GDPR applies to consumer data, so if your business processes personal or sensitive consumer data, the GDPR will apply to your business.
Most businesses use direct marketing to communicate with customers and prospects, most have a website which gives consumers the option to get in touch by submitting personal data, and most use website analytics to analyse the consumer behaviour. This means that as a business owner, you will almost certainly need to take action to ensure your company complies with new data protection laws which come into effect on 25th May 2018.
If you think leaving the EU will mean the new regulations will be scrapped, you are wrong! Currently EU rules apply, and will do so until we leave the EU. The Government has announced they will enforce similar rules following Brexit.
Some things you are currently doing may therefore need to change as a result of the new General Data Protection Regulations (GDPR). The first task will be to review how your business currently handles data, including where it came from, if you have consent to use it, where it is stored, if it is still needed, where it is going and who you are sharing it with.
There are 8 individual rights outlined by the GDPR and you will need to ensure that your procedures and policies can deliver these rights.
8 Rights Outlined in the GDPR:
1. The right to be informed
2. The right of access
3. The right to rectification
4. The right to erasure
5. The right to restrict processing
6. The right to data portability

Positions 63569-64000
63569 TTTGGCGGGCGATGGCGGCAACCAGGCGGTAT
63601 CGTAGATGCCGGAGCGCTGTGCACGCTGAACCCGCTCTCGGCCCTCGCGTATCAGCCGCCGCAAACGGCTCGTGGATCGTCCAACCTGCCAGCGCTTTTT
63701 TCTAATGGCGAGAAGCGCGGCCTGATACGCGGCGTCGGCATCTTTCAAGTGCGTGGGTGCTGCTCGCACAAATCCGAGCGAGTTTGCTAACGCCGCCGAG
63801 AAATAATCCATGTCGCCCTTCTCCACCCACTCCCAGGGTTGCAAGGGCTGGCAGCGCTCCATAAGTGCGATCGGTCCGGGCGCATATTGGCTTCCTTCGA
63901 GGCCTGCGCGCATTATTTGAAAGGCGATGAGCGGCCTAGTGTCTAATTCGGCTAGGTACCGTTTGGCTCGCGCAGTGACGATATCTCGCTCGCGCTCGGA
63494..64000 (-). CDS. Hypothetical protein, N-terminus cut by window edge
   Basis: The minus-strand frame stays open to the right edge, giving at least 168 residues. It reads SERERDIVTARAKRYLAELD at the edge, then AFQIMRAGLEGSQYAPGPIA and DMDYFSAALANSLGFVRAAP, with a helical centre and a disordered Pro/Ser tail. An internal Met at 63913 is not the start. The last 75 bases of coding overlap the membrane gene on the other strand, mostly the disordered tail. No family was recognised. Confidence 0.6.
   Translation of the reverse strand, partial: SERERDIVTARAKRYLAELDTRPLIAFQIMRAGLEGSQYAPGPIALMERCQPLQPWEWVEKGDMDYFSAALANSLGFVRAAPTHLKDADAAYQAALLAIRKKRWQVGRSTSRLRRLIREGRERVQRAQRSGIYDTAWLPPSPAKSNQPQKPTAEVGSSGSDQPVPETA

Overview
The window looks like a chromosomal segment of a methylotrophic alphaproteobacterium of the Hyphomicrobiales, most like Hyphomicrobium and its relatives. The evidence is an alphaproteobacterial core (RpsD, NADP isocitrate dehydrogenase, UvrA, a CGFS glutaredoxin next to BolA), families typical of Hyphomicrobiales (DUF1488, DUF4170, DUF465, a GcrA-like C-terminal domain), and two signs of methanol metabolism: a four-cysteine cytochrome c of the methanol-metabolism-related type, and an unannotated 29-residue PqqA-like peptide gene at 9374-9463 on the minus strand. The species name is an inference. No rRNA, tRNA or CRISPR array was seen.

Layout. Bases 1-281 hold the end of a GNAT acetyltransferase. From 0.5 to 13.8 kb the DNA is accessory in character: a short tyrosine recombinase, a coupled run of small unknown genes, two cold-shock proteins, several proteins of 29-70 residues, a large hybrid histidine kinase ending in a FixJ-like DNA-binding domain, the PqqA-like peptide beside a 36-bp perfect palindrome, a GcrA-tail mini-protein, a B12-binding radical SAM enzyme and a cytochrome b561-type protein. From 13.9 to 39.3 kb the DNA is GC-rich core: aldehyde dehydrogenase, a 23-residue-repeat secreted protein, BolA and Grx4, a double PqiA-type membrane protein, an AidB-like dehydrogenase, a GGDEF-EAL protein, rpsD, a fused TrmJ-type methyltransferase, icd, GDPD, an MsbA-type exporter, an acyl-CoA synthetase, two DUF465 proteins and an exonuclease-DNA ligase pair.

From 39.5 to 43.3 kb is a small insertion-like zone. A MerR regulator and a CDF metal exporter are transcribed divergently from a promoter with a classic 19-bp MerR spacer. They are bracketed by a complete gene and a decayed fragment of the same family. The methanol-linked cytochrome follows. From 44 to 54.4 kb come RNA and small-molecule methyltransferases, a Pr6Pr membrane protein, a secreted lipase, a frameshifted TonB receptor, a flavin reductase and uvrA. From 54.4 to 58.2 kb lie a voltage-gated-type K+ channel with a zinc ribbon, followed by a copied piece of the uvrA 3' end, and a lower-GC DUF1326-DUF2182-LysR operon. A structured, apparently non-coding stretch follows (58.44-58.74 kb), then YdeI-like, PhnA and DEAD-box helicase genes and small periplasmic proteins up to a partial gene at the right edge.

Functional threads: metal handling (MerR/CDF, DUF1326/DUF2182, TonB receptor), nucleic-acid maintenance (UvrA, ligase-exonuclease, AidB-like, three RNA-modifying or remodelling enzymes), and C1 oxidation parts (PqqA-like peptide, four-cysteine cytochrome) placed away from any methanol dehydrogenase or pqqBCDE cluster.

7. The right to object
8. The right not to be subject to automated decision-making, including profiling
Key Actions to Prepare for GDPR
1. Assess current data handling activities including the data source, consent processes, current use of data, longevity of data and third party access. Also check if data is securely stored and delete unnecessary data.
2. Gain more knowledge on GDPR and train your staff to understand the key elements to be assured of compliance now and in the future.
4. Evaluate and review Consent processes in preparation for GDPR – you must have a positive Opt-In (but there are exceptions, please see below for further details on this.)
5. Accountability – transparency is key, so you will need to provide evidence of compliance and be able to provide information to individuals who request it under the GDPR. Compulsory information may include identity and contact details, the purpose of processing their data, who you share the data with, how the data is protected, retention period of data, be clear on opt-in/opt-in clauses.
6. Consider appointing a DPO (Data Protection Officer) who can be responsible for your data obligations under the GDPR.
What is the penalty for being in breach of the GDPR?
The fines for non-compliance are now much higher and could be as much as 4% of your annual turnover or a maximum of £20 million, whichever is highest, so it is strongly recommended that you start putting things in place to achieve compliance now. Review your current position, tighten up your policies and procedures and protect your business from risk.
Gaining Consent from Individuals for Direct Marketing Communications
One of the key changes to the Data Protection law relates to ‘consent’ by the individual to be contacted by the company for marketing purposes.
Consent must be given freely, it must be specific, informed and unambiguous. There must be a positive Opt-In (such as a tick box) that is then documented and can be shown as evidence – this is called ‘Explicit Consent’.
Let’s suppose you are currently sending emails to a prospecting database but you have only given the individuals an Opt-Out option (such as ‘unsubscribe here’), and you hadn’t gained Explicit Consent to send marketing communications to them when you collected their personal data. In this instance, you will be in breach of the regulations. This is termed as ‘Implied Consent’.